• 27. Platinum: supply and demand drivers SUPPLY DEMAND Mine production represents over 80% of total The portion of platinum demand coming from platinum supply (as of 2011). Europe, North America and Japan has decreased substantially in the past five years. The biggest platinum producer is South Africa, with 60% of global supply, followed by Russia and North At global aggregate level, emerging markets have America. been playing a more prominent role1. Scrap supply is becoming a more prominent The two largest sources of demand for platinum source of platinum and now accounts for almost are Chinese jewellery sales and European 20% of global platinum supply. autocatalysts (primarily for diesel vehicles)1. World Platinum Supply Thousands oz, Yearly, From 2002 to 2011 Evolution of Gross Platinum Demand by Region and Application Thoudands oz, Yearly, 2007 vs 2011 10,000 3,500 Old Jewellery Scrap Autocatalyst Scrap Total Mine Production Other Petroleum Medical & Biomedical 9,000 Jewellery Investment Glass 3,000 Electrical Chemical Autocatalyst 34% 8,000 2,500 29% 7,000 26% 6,000 2,000 5,000 18% 19% 1,500 16% 16% 15% 14% 4,000 13% 1,000 3,000 2,000 500 1,000 0 2007 2011 2007 2011 2007 2011 2007 2011 2007 2011 0 Europe Japan North America China RoW -500 2002 2003 2004 2005 2006 2007 2008 2009 2010 2011 Source: Johnson Matthey, ETF Securities Source: GFMS, ETF Securities The percentages show the portion of total platinum demand that is attributable to each region. 1 Johnson MattheyPage 27 For Professional Investors Only, Not For Public Dissemination
  • 28. Palladium: supply and demand drivers SUPPLY DEMAND Mine production represents over 80% of total US and China were the largest drivers of palladium supply (as of 2011). autocatalyst demand for palladium, followed by Europe. Most demand is from gasoline vehicles2. The biggest palladium producer is Russia, which accounts for 32% of total palladium supply. South Despite slowing global growth, palladium Africa is the 2nd biggest producer with 31% of total consumption has risen across most regions since supply. 2007. Japan and North America were exceptions. Scrap supply represents the 3rd largest source of Palladium autocatalyst demand rose 5% in 2011 to palladium supply, accounting for 20% of global an 11-year high, strengthening palladium supply in 2011. dominance in the gasoline market and also penetrating the diesel market. World Palladium Supply Evolution of Gross Palladium Demand by Region and Application Thousands oz, Yearly, From 2002 to 2011 Thoudands oz, Yearly, 2007 vs 201110,000 3,000 Old Jewellery Scrap Autocatalyst Scrap Total Mine Production Petroleum Medical & Biomedical Jewellery 9,000 Investment Glass Electrical Chemical Autocatalyst 2,500 8,000 27% 20% 7,000 2,000 23% 22% 20% 20% 6,000 19% 1,500 17% 15% 16% 5,000 4,000 1,000 3,000 500 2,000 1,000 0 2007 2011 2007 2011 2007 2011 2007 2011 2007 2011 0 Europe Japan North America China RoW -500 2002 2003 2004 2005 2006 2007 2008 2009 2010 2011Source: GFMS, ETF Securities Source: Johnson Matthey, ETF Securities The percentages show the portion of total palladium demand that is attributable to each region. 2 Johnson MattheyPage 28 For Professional Investors Only, Not For Public Dissemination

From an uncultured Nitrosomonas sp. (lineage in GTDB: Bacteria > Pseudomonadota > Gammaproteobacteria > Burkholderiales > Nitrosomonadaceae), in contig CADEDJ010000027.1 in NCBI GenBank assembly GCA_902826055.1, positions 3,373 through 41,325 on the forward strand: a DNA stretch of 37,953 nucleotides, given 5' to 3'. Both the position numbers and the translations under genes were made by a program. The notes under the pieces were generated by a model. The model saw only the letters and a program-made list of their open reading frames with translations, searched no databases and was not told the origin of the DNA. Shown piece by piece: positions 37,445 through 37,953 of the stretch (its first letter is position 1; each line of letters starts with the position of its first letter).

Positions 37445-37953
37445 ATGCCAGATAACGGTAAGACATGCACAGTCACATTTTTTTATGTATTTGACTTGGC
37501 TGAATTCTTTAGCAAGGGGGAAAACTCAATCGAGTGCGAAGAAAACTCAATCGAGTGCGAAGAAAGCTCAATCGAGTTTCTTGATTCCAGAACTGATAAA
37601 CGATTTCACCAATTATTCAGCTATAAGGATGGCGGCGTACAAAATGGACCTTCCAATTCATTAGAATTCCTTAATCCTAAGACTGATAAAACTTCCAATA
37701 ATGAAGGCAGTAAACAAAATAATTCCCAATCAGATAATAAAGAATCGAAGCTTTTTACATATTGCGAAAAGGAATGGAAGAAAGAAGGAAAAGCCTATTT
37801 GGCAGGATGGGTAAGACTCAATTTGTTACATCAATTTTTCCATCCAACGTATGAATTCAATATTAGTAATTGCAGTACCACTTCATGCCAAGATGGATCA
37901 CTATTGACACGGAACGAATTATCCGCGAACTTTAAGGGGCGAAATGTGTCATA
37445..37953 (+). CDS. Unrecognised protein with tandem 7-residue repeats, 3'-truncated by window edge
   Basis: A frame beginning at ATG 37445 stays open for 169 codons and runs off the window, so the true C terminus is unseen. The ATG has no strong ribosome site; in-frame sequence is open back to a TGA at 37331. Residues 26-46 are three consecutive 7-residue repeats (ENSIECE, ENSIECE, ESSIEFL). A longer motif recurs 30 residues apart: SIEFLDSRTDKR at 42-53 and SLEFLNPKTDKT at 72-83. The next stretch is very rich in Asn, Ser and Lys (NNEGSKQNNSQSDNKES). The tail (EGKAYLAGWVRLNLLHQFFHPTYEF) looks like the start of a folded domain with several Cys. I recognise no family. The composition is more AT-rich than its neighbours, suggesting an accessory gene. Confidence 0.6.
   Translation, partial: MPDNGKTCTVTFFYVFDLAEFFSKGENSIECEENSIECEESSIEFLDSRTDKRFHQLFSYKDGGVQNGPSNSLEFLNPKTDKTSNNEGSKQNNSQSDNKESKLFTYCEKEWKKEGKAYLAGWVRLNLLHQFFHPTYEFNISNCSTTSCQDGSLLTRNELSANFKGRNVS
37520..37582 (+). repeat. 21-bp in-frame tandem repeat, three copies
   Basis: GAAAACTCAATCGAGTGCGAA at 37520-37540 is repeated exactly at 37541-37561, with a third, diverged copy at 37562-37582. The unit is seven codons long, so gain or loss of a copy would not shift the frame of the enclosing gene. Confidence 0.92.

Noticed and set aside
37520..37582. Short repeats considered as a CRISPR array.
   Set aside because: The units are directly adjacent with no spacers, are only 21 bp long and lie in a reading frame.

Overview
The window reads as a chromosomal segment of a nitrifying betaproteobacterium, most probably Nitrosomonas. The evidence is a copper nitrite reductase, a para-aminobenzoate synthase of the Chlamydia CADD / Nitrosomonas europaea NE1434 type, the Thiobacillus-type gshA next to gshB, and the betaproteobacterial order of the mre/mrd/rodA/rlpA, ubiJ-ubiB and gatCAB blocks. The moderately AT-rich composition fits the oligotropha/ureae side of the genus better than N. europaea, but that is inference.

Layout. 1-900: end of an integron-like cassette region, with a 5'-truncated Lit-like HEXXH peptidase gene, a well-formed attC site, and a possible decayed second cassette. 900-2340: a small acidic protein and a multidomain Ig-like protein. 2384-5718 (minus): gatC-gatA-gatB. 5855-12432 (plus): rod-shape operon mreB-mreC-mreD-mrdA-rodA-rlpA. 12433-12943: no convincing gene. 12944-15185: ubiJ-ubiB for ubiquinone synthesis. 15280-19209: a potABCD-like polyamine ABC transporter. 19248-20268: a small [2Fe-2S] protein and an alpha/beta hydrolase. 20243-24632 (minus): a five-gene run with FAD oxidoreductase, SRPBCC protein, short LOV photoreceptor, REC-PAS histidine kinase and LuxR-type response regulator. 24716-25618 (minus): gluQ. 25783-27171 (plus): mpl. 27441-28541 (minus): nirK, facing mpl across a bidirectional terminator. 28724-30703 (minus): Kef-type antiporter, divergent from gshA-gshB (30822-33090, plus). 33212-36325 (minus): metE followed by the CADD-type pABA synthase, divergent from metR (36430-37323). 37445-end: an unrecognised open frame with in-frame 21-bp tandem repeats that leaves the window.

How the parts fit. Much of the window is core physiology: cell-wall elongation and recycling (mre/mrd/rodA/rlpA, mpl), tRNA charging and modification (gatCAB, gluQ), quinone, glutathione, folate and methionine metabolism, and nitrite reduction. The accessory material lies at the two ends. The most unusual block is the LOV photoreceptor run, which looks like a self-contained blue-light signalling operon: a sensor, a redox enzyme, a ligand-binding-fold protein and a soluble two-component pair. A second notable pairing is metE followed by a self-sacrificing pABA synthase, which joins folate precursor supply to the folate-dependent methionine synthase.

• 29. China auto market now larger than US and Europeanmarkets China accounted for 26% of platinum demand and 22% of Auto Sales* in US, Eurozone** and China palladium demand in 2011. Units, Monthly, From April 30, 2005 to April 30, 20122,000,000 Chinese palladium consumption is US China Europe1,800,000 mostly driven by gasoline1,600,000 autocatalysts, in contrast to1,400,000 platinum demand which the is1,200,000 dominated by jewelry production.1,000,000 800,000 China’s auto sales have almost 600,000 quadrupled in the past 6 years, 400,000 overtaking Europe in 2008 and the 200,000 US in 2009. 0 2005 2006 2007 2008 2009 2010 2011 2012Source: Bloomberg, ETF Securities* Cars and light trucks sales** Total EU27 + EFTAPage 29 For Professional Investors Only, Not For Public Dissemination
  • 30. Platinum and palladium prices linked to the global industrialcycle and China demand Platinum and Palladium Prices vs. US ISM Manufacturing Index Annual %, Monthly, 30 April 1996 - 30 April 2012200% Platinum US ISM Manufacturing (RHS) Series3 Both platinum and palladium are heavily used150% in industrial production, resembling industrial metals in terms of their short-term price100% drivers and gearing into the economic cycle. Concerns about the Eurozone crisis and 50% slowing Chinese activity have dragged palladium prices lower this year despite 0% improvements in the global auto market. -50% Although emerging market demand will be a key driver of palladium prices in the medium--100% term, short-term price moves are often driven Apr 96 Apr 98 Apr 00 Apr 02 Apr 04 Apr 06 Apr 08 Apr 10 Apr 12 by risk sentiment.Source: Bloomberg, ETF Securities The Impact of China Auto Subsidies on Auto Sales* Recent signals of monetary easing and fiscal Units, Monthly, From April 30, 2005 to April 30, 2012 stimulus by Chinas policy-makers are likely to2,080,000 Units (LHS, units) % Change (RHS, 3m moving average of YoY % change) 120 add fundamental support to demand and1,820,000 100 prices. 801,560,000 In particular, this week the Chinese 60 government said it will resume its subsidy1,300,000 40 program aimed at encouraging rural residents1,040,000 20 to trade in their old vehicles for new, fuel - efficient models. 780,000 -20 In 2009, China launched a similar program, 520,000 Mar 2009 to Dec 2009: Chinas state council introduces auto May 2012: Chinas -40 providing tax incentives and subsidies to rural 260,000 subsidies to rural residents government announced -60 dwellers. This move helped bolster the auto they will soon resume the auto subsidy to farmers market and was a key factor in pushing China 0 -80 2006 2007 2008 2009 2010 2011 2012 to surpass the US in terms of vehicle sales. Source: Bloomberg, ETF Securities * Cars and light trucks salesPage 30 For Professional Investors Only, Not For Public Dissemination